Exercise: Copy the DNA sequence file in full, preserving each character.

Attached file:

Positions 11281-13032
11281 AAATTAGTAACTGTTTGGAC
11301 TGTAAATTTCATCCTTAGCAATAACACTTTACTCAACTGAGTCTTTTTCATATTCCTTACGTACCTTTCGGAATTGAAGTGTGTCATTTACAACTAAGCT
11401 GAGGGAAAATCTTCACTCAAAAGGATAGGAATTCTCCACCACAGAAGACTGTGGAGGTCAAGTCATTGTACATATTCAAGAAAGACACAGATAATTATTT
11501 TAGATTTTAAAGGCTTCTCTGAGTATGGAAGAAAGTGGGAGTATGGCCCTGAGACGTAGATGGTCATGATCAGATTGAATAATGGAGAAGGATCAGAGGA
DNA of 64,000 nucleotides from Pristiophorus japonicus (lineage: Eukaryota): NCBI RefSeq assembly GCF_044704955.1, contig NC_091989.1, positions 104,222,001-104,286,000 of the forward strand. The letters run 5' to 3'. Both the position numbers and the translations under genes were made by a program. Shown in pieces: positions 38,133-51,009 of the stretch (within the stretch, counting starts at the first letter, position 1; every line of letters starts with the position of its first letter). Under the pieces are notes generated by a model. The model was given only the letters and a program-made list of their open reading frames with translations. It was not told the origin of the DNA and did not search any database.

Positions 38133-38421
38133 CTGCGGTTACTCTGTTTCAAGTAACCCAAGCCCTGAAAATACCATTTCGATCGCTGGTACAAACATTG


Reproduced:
Positions 11281-13032
11281 AAATTAGTAACTGTTTGGAC
11301 TGTAAATTTCATCCTTAGCAATAACACTTTACTCAACTGAGTCTTTTTCATATTCCTTACGTACCTTTCGGAATTGAAGTGTGTCATTTACAACTAAGCT
11401 GAGGGAAAATCTTCACTCAAAAGGATAGGAATTCTCCACCACAGAAGACTGTGGAGGTCAAGTCATTGTACATATTCAAGAAAGACACAGATAATTATTT
11501 TAGATTTTAAAGGCTTCTCTGAGTATGGAAGAAAGTGGGAGTATGGCCCTGAGACGTAGATGGTCATGATCAGATTGAATAATGGAGAAGGATCAGAGGA
DNA of 64,000 nucleotides from Pristiophorus japonicus (lineage: Eukaryota): NCBI RefSeq assembly GCF_044704955.1, contig NC_091989.1, positions 104,222,001-104,286,000 of the forward strand. The letters run 5' to 3'. Both the position numbers and the translations under genes were made by a program. Shown in pieces: positions 38,133-51,009 of the stretch (within the stretch, counting starts at the first letter, position 1; every line of letters starts with the position of its first letter). Under the pieces are notes generated by a model. The model was given only the letters and a program-made list of their open reading frames with translations. It was not told the origin of the DNA and did not search any database.

Positions 38133-38421
38133 CTGCGGTTACTCTGTTTCAAGTAACCCAAGCCCTGAAAATACCATTTCGATCGCTGGTACAAACATTG